Wow, what a mess! Funny, I didn’t expect to go on this long on this subject, but here you have it. I think it’s really important for you to understand this process if you didn’t know it already! I am sort of dumbing down the process a bit, but these are the most important take-home points to understand.
So now we have discussed what happens to glucose. What about fructose, the other monosaccharide?
Fructose is the other simple sugar and is found most commonly in combination with glucose in fruit, and to a lesser degree in vegetables (4). However, in recent years, the highest amounts of fructose are found in a highly refined product called high fructose corn syrup (HFCS). This is a highly concentrated, refined and processed form of fructose that is most commonly found in sweetened drinks, like soda pop.
Metabolism of fructose is not regulated by insulin, like its simple sugar counterpart, glucose. Therefore high levels of fructose do not spike insulin like glucose does. However, not much fructose ever actually makes it to the bloodstream.
Most absorbed fructose goes directly to the liver, and anywhere from 1/4 to 1/2 of the fructose will be converted into glucose within 2-6 hours, and eventually stored as glycogen, mostly in the liver. It appears that this conversion to glucose occurs to a lesser degree in women, as well as those with obesity and diabetes (4).
This fructose in the liver will be used in energy generation pathways, and excess will undergo lipogenesis (fat generation) within the liver. Remember I mentioned above that glucose can be fated for lipogenesis as well, but mostly in fat cells, whereas fructose lipogenesis occurs in the liver (4). Unfortunately, fat generation in the liver can contribute to non-alcoholic fatty liver disease (NAFLD), which can lead to cirrhosis or liver cancer (5). Excess fructose, especially from HFCS has been linked with the development of NAFLD (8,9,10).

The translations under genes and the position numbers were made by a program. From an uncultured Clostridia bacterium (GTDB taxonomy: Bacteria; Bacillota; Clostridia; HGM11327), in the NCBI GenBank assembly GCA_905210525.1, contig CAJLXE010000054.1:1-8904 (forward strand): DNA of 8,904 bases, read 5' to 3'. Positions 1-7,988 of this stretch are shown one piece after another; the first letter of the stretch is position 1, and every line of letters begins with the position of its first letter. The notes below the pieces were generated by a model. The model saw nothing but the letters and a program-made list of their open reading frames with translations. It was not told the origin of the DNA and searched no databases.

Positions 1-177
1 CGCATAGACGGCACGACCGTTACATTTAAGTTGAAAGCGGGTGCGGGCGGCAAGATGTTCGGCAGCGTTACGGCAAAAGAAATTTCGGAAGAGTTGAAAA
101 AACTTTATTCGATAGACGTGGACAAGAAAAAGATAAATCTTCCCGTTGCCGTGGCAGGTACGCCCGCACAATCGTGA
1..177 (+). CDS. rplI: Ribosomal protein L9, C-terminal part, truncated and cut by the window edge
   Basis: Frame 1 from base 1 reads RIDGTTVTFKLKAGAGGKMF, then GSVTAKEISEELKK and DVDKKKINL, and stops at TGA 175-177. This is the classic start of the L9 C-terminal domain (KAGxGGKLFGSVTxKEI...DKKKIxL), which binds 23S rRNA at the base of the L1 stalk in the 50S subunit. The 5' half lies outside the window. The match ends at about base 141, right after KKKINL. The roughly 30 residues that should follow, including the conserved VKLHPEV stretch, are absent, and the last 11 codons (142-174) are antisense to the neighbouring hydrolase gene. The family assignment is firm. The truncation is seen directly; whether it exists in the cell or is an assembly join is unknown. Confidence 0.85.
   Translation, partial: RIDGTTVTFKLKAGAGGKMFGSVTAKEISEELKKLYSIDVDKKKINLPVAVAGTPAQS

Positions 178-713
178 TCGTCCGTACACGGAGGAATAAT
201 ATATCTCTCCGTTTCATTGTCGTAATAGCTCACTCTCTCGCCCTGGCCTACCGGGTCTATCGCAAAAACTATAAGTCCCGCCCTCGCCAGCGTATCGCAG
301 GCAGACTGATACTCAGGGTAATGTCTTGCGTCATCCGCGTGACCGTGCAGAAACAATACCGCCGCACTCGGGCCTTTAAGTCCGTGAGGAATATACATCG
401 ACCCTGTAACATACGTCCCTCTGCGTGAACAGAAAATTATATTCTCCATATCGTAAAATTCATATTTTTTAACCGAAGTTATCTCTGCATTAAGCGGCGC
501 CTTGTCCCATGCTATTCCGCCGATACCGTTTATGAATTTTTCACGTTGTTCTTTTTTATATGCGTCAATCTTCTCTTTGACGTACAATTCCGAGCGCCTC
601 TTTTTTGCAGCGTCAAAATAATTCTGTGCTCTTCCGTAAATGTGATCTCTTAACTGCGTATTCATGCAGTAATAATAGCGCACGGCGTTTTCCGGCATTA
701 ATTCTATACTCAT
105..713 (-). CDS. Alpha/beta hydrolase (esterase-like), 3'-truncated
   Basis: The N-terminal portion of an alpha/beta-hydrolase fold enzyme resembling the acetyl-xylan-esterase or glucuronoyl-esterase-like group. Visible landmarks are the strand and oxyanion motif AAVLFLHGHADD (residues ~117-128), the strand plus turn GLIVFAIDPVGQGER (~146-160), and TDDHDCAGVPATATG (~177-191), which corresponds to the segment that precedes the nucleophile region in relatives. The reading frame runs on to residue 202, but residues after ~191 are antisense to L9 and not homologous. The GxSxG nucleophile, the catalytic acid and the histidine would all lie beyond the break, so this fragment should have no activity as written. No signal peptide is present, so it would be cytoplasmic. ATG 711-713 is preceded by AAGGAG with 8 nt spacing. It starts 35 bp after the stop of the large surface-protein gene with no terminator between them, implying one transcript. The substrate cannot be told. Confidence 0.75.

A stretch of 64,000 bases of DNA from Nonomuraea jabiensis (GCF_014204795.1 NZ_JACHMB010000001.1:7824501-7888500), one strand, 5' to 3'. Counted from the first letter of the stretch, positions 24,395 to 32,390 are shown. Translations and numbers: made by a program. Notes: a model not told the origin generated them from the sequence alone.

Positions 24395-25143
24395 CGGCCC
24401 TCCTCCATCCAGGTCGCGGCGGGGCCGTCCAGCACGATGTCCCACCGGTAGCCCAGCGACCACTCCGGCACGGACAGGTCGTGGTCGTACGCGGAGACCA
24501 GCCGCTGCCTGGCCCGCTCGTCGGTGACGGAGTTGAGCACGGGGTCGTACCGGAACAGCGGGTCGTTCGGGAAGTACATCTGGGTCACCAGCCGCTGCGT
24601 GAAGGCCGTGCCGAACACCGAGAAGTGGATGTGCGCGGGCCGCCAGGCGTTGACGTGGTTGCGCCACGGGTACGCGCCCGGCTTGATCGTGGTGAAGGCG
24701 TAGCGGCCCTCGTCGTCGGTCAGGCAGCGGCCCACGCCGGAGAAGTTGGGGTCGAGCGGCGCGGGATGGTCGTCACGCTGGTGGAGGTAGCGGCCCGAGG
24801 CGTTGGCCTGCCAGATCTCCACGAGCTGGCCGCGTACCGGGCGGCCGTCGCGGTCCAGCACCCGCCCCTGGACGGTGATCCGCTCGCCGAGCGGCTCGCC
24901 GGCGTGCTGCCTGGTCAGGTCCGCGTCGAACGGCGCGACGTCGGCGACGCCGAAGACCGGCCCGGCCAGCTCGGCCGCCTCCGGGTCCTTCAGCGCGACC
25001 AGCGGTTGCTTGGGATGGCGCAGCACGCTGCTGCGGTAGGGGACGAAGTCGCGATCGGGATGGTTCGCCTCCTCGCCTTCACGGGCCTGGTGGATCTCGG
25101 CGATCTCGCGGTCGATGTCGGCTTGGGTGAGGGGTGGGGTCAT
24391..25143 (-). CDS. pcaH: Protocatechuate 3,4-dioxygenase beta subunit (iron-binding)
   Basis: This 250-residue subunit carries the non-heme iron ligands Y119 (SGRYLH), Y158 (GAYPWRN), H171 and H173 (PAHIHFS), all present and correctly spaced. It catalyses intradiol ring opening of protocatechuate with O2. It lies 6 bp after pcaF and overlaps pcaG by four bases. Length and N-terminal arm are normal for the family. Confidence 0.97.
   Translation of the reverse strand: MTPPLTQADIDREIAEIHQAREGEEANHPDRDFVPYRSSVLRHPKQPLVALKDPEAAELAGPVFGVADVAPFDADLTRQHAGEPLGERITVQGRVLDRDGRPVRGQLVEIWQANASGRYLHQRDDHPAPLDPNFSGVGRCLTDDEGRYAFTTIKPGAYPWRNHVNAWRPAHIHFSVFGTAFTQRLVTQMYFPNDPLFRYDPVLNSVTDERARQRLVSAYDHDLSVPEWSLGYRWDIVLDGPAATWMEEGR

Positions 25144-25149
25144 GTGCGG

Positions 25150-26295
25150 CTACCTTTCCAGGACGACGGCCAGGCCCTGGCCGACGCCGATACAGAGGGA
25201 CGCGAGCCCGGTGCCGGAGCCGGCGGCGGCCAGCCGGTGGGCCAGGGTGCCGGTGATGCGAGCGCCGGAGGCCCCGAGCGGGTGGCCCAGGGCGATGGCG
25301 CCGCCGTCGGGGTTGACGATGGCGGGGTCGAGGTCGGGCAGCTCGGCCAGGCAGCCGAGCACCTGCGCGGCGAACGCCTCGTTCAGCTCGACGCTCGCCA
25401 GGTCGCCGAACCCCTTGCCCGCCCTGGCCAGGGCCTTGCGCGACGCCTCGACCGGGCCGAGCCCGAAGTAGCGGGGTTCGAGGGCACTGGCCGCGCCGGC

Sadly, NAFLD has become the most prevalent form of chronic liver disease in children and teenagers, affecting 10%-20% of the pediatric population (7), and up to 30% of the adult population (9). More often than not, obesity and type 2 diabetes are observed in children and adults with NAFLD (7).
It may be of interest to note that type 2 diabetes used to be only observed in the elderly population. This disease is now being observed in younger and younger populations, including children. Large quantities of HFCS sweetened beverages may be playing a role in this trend.
Recent studies have observed that when small amounts of fructose are eaten, about 90% of it will be processed in the small intestine, with little of it actually reaching the liver, a scenario we would see with consumption of small to moderate amounts of whole fruits (5,6).
However larger amounts seem to overwhelm the small intestine and can no longer keep up with the process. Researcher Joshua D. Rabinowitz says that the small intestine probably starts to get overwhelmed halfway through a can of soda or a large glass of orange juice (5). This is when fructose will start to spill over into the liver, increasing the likelihood of consequent liver fat production, and possible development of NAFLD.
Interestingly, the study also showed that the fructose was more likely to be processed in the small intestine if eaten as part of a meal. Meaning, in a fasted state (i.e. first thing in the morning, or between meals), more of that fructose was absorbed and sent to the liver. The take-home message being fructose-containing items are best consumed in small, moderate quantities, and not on an empty stomach (5).
Given this last finding, I wonder what the repercussions are on people eating a fruit-based breakfast. I often encounter people consuming large quantities of high-sugar tropical fruits as their first meal of the day, with a side of fruit juice, thinking they are doing their body a favour. I will discuss optimal breakfast choices in an upcoming post, but for a few reasons, it might be best to stray away from a fruit-based breakfast if that is what you tend towards.